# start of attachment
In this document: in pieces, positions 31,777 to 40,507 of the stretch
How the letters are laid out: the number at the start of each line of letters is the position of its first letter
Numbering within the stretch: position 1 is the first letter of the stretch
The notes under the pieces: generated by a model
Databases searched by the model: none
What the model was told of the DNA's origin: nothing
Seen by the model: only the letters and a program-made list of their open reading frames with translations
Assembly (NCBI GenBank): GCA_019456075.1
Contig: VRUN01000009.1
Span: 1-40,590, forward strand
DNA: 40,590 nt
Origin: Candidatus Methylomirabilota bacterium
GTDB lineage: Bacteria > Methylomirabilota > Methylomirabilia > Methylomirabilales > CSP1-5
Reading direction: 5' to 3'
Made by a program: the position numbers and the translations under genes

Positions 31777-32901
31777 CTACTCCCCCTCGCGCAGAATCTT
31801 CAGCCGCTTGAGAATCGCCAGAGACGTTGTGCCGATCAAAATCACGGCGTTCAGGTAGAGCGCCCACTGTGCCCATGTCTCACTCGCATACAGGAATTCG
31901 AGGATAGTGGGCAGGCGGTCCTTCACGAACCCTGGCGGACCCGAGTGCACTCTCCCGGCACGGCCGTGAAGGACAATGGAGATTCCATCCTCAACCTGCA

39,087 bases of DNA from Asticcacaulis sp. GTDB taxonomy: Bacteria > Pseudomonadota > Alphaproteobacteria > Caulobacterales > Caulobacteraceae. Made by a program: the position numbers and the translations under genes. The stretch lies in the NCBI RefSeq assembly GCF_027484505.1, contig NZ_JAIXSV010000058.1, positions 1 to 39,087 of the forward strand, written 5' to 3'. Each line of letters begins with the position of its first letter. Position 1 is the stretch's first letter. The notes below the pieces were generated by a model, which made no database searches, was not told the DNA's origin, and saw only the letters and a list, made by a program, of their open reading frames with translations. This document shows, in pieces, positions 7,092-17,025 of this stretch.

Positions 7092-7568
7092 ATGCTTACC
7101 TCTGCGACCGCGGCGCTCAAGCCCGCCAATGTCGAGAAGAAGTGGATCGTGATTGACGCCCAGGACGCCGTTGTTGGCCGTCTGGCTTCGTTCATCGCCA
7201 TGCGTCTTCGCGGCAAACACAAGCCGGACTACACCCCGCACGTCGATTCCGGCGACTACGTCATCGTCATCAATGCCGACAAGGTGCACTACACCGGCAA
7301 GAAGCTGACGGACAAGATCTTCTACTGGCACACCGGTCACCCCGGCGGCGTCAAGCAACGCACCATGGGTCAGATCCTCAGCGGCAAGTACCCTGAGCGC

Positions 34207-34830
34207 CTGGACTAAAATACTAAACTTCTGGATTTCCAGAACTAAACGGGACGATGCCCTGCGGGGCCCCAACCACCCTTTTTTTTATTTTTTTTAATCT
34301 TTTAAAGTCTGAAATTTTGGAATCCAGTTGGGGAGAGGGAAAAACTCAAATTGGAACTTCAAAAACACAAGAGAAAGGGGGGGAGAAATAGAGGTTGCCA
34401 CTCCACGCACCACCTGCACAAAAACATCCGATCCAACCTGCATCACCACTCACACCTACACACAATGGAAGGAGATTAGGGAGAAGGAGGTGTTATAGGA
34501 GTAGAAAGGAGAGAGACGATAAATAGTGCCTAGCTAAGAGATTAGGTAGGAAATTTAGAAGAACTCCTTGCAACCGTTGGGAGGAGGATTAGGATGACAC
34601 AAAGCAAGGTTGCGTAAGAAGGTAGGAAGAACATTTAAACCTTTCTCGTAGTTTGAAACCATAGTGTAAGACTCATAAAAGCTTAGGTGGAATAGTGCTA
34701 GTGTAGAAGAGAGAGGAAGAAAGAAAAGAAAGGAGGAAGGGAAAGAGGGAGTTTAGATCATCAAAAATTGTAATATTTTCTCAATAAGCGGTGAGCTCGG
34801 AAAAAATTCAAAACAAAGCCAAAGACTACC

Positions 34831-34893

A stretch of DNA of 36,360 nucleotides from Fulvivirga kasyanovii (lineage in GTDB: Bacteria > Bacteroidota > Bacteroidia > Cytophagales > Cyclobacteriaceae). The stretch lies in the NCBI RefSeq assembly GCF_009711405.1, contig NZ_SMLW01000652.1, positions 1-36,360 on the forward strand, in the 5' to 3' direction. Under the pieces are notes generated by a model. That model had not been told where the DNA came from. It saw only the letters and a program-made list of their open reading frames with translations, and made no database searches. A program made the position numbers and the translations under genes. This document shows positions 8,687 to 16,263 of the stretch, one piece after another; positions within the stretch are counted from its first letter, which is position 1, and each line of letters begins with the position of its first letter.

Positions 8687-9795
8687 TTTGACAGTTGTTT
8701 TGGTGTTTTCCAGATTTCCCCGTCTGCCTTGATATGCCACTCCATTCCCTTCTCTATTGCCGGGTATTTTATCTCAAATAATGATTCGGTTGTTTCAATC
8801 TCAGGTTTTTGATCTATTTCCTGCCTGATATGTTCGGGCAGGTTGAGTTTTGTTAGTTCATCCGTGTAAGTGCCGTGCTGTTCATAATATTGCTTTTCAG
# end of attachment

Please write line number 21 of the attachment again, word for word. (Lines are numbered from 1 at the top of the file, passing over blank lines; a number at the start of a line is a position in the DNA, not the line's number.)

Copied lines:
Positions 7092-7568